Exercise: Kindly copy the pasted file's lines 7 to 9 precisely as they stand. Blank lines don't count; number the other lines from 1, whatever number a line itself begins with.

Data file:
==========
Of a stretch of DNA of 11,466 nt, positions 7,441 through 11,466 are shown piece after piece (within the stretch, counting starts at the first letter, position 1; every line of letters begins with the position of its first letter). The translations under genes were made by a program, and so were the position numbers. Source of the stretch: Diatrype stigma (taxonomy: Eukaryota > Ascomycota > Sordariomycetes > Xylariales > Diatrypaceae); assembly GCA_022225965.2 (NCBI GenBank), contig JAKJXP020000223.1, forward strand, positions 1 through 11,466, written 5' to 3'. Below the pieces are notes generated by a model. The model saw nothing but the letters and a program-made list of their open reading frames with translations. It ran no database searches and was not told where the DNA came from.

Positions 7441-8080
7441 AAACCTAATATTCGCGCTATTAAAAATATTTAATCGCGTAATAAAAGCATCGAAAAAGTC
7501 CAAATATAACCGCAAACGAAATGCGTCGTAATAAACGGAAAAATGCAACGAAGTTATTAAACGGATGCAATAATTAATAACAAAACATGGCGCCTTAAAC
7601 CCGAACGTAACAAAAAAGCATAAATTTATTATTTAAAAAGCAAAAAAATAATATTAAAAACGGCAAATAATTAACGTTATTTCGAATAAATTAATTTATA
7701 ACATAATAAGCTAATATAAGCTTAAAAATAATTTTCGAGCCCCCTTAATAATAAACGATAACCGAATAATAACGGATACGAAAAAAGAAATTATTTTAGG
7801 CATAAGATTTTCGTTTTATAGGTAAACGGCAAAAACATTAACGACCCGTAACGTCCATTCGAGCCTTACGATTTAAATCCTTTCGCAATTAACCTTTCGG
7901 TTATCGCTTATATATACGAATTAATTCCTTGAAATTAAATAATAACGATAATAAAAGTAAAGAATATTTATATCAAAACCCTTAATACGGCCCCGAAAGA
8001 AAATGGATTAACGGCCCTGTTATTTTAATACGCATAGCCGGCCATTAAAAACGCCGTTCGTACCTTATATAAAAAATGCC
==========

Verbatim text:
7801 CATAAGATTTTCGTTTTATAGGTAAACGGCAAAAACATTAACGACCCGTAACGTCCATTCGAGCCTTACGATTTAAATCCTTTCGCAATTAACCTTTCGG
7901 TTATCGCTTATATATACGAATTAATTCCTTGAAATTAAATAATAACGATAATAAAAGTAAAGAATATTTATATCAAAACCCTTAATACGGCCCCGAAAGA
8001 AAATGGATTAACGGCCCTGTTATTTTAATACGCATAGCCGGCCATTAAAAACGCCGTTCGTACCTTATATAAAAAATGCC